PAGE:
Wednesday, 13 February 2013

Russian Economist Fears 'Failed State' in SA

(Article from Business Day Live)

Russian economist fears ‘failed state’ in SA

South Africa IS in danger of "tipping over" and becoming a failed state, according to Yuri Maltsev, a Soviet defector and economic adviser to former Russian president Mikhail Gorbachev.

Dr Maltsev said on Wednesday that South Africa was at a crossroads and there were dangerous signs of instability, such as the farm protests in the Western Cape, which some see as part of a political attempt to undermine the opposition Democratic Alliance.

"The African National Congress (ANC) is a monopoly, and power corrupts," Dr Maltsev said in an interview with Business Day. He was speaking at a forum organised by the Free Market Foundation.
"What worries me is this can be the point of no return … South Africa is at a crossroads and can tip over."

Dr Maltsev was referring to spreading social unrest, mounting corruption and plans by the governing ANC for more intervention of the state in the economy to alleviate poverty and create jobs.

If South Africa could choose the freedom of an open economy with less regulation, lower taxes and more flexible labour laws, it could "explode with economic growth and energy", Dr Maltsev said.

Nomura emerging markets analyst Peter Attard Montalto said labelling South Africa a "failed state" was to look at the issues of the economy in the wrong way.

"The whole point is that there hasn’t been enough of a dramatic shock to the system yet to push the government, ANC and associated interests into meaningfully doing something about the economy’s problems and providing the leadership required," he said.

"Hence we deal with ongoing underperformance without any ‘blow-up’ situation. Even the situation in the mining labour market does not seem to have been enough."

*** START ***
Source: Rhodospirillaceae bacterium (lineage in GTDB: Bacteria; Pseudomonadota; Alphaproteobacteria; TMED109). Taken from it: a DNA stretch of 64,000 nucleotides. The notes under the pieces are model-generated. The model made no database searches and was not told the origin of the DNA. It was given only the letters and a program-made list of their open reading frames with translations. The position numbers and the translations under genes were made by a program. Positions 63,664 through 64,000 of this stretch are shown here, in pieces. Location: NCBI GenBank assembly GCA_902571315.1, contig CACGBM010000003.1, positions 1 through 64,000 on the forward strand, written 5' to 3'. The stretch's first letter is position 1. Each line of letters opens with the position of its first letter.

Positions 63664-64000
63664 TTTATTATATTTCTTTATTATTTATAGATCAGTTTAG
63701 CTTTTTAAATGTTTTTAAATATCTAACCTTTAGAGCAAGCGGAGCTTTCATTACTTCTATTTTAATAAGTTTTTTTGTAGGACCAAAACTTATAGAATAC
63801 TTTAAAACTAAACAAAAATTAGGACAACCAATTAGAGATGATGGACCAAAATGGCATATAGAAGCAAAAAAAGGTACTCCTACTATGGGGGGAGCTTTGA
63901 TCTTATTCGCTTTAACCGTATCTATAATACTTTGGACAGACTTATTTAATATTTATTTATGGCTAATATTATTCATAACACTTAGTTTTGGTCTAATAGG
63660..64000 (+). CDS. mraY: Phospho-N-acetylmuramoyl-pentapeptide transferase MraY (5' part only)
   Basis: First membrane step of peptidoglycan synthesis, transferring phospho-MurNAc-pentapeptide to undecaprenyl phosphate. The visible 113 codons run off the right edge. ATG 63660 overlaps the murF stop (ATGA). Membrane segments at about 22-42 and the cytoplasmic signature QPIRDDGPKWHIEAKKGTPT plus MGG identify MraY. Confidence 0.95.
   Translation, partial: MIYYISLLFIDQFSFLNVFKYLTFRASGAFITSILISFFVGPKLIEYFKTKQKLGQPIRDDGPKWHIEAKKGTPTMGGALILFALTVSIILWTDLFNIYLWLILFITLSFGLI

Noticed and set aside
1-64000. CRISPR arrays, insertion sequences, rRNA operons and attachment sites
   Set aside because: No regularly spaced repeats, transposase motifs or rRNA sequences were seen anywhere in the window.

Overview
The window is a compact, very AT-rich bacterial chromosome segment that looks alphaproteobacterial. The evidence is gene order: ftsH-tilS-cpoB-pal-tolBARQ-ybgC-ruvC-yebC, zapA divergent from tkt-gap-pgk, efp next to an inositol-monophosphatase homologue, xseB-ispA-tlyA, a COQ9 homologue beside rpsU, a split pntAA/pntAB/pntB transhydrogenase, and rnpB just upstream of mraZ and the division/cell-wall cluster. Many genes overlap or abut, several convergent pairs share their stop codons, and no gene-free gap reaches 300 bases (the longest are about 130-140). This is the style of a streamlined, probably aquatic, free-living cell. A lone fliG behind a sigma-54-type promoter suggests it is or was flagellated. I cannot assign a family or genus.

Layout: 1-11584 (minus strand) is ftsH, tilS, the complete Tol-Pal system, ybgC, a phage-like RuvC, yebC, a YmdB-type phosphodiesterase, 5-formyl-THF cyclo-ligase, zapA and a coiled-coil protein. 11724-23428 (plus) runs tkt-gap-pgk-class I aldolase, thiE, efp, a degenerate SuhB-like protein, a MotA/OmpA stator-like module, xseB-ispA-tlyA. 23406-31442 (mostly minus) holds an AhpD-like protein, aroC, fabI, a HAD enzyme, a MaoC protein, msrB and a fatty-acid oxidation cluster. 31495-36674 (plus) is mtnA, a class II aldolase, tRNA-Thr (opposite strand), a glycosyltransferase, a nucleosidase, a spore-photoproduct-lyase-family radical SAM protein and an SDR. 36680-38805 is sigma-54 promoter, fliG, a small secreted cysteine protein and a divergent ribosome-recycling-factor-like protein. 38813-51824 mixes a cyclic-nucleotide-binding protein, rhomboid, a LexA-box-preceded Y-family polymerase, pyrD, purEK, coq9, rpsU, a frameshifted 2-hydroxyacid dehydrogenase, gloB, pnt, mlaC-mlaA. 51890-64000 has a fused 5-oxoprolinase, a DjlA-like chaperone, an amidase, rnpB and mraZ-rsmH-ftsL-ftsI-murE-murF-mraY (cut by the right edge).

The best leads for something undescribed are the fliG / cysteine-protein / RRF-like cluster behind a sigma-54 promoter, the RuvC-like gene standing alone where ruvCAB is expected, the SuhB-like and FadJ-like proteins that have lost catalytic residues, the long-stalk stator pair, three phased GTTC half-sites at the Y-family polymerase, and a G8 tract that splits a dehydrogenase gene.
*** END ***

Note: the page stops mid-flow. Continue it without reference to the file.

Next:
There are concerns that plans by Anglo American Platinum to cut as many as 14,000 jobs after mothballing four mining shafts will lead to a repeat of the wildcat strikes that hit the sector last year, leading to the loss of almost 50 lives.

Dr Maltsev said the election of business tycoon Cyril Ramaphosa as ANC deputy president was probably a good thing, although he did not approve of the way Mr Ramaphosa had acquired his wealth. Turning to broader issues, he said he was not worried by the growing Chinese presence in Africa as China seemed to be avoiding political influence. Africans could not afford to "pick and choose" who is investing in their economies, he said.

Dr Maltsev praised the formation of the Brics bloc, which groups Brazil, Russia, India, China and South Africa. "It’s a good idea because all the countries are on the same level of economic development," he said.

Before defecting to the US in 1989, Dr Maltsev was a member of a senior Soviet economics team that worked on Mr Gorbachev’s reforms package of perestroika.
He is now a professor of economics at Carthage College in the US state of Wisconsin.

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